When our dog was eleven, she was diagnosed with a thyroid disorder that required us to give her a pill twice a day, once in the morning and once at night. As she continued to age and her hips began to give out, we started giving her another pill to reduce inflammation in her joints. Add to that her monthly heartworm pill and when that dog saw us coming around mealtime she ran the other way. She was so tired of taking pills!
There are many tricks to the trade of getting your pet to take meds. From hiding his pills in cheese, to mixing it in with his food, to using Pill Pockets, fur moms and dads will do anything to get their beloved four-legged babies to take their medications. But have you ever stopped to think about how dangerous those pet pills could be in the wrong hands?
When it comes to our own medications and protecting our children, most of us have it down pat. We keep our meds behind locked cabinets and opt for child-resistant containers. But do you do the same with your pet’s meds? According to a recent article in Parents magazine, there has been an increase in the number of kids under 5 being taken to the E.R. after ingesting pet meds. Let’s talk tips on preventing a trip to the hospital with your child.
- REQUEST child-resistant packaging when getting pet’s medications filled.
- CHECK your pet’s bowl for any pills or pill residue if you mix your pet’s medications into his food. Also, check around his bowl to make sure he hasn’t spit any pills out. If your pet is prone to spitting out pills, you may choose to feed your pet when your child is not around.
- LIMIT exposure to topical meds. If you use a topical flea/tick/heartworm prevention medication, administer it when your child is in another room and remind him not to touch your pet’s fur until the medicine is dry. Put away the medicine promptly.
- DISPOSE of pet meds properly. Instead of tossing or flushing expired pills, place them in a child-resistant container and store them out of reach of your children, until the next National Prescription Drug Take Back Day. The next one occurs on October 28, 2017, and subsequent collections occur every sixth months. Click on the link for locations and hours.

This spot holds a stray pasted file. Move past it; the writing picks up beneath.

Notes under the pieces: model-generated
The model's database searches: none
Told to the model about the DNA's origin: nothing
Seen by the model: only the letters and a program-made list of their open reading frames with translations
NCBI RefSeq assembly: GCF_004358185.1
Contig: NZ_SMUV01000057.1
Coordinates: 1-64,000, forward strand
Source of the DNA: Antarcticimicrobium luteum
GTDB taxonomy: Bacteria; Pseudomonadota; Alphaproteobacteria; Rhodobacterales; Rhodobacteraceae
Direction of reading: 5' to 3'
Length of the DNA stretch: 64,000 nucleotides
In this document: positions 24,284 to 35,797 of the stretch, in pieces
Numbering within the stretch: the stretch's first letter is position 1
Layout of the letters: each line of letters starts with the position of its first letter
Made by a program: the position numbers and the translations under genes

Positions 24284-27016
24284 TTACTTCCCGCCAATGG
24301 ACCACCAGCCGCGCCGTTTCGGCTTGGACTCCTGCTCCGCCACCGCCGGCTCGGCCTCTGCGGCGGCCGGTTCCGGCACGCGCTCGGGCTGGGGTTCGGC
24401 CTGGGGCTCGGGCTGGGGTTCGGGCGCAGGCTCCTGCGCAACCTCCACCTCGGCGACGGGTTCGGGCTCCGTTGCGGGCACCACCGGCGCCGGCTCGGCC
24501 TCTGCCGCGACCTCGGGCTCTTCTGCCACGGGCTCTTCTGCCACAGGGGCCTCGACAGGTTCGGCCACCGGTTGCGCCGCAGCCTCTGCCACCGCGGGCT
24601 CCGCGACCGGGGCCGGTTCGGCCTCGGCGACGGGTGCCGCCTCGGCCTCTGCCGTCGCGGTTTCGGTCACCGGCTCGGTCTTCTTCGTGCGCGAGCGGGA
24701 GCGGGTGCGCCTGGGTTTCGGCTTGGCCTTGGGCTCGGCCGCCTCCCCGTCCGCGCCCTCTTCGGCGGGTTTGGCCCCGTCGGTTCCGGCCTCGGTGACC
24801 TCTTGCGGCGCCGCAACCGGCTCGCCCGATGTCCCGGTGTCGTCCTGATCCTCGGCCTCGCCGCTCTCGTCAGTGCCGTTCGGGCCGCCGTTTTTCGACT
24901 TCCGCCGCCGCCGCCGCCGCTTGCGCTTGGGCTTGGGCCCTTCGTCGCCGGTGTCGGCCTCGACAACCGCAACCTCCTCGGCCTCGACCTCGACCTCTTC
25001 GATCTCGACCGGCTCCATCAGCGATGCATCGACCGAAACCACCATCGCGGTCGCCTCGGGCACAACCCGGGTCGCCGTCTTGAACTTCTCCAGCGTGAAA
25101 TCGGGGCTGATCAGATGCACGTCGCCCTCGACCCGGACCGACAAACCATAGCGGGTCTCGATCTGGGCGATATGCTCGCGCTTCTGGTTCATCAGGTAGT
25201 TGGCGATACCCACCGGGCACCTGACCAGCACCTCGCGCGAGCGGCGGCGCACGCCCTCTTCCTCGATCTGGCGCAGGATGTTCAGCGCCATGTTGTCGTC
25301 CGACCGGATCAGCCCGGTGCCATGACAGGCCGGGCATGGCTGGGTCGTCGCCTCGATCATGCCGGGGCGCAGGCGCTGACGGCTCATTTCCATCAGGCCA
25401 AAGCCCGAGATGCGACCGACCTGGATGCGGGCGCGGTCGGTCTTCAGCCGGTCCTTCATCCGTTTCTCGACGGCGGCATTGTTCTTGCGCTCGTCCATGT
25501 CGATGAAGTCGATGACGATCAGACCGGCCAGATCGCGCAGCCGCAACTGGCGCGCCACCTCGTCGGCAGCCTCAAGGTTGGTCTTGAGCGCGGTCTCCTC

Now that we’ve covered protecting your children, let’s talk pets…
- DO NOT give your pet human medications, unless your vet recommends it.
- FAMILIARIZE yourself with the potential side effects of veterinary medications and keep a careful watch on your pet while medication is in his system.
- AVOID overdoses. In her post, Top Ten Pet Poisons to Avoid Like the Plague, Dr. Patty Khuly reminds pet owners of the medical truism, “Any drug strong enough to help you is strong enough to hurt you.” Pills, human and veterinary, that are candy coated (or meat flavored) to improve taste can be irresistible to our furry friends.
- STORE pet medications separately from human medications. In his post, Pet Poisoning Prevention: Five Tricks of the Trade, Dr. Justine Lee tells the cautionary tale of pet owners accidentally taking their pet’s medication and giving their human medication to their pet unintentionally.
The appropriate medication can improve your pet’s quality of life, but pills also have the power to harm when taken inappropriately or accidentally. When it comes to medications, have you child/petproofed? Take a moment to secure your meds and your pets’ meds today. It only takes a few minutes, but it can prevent a trip to the hospital or the emergency vet.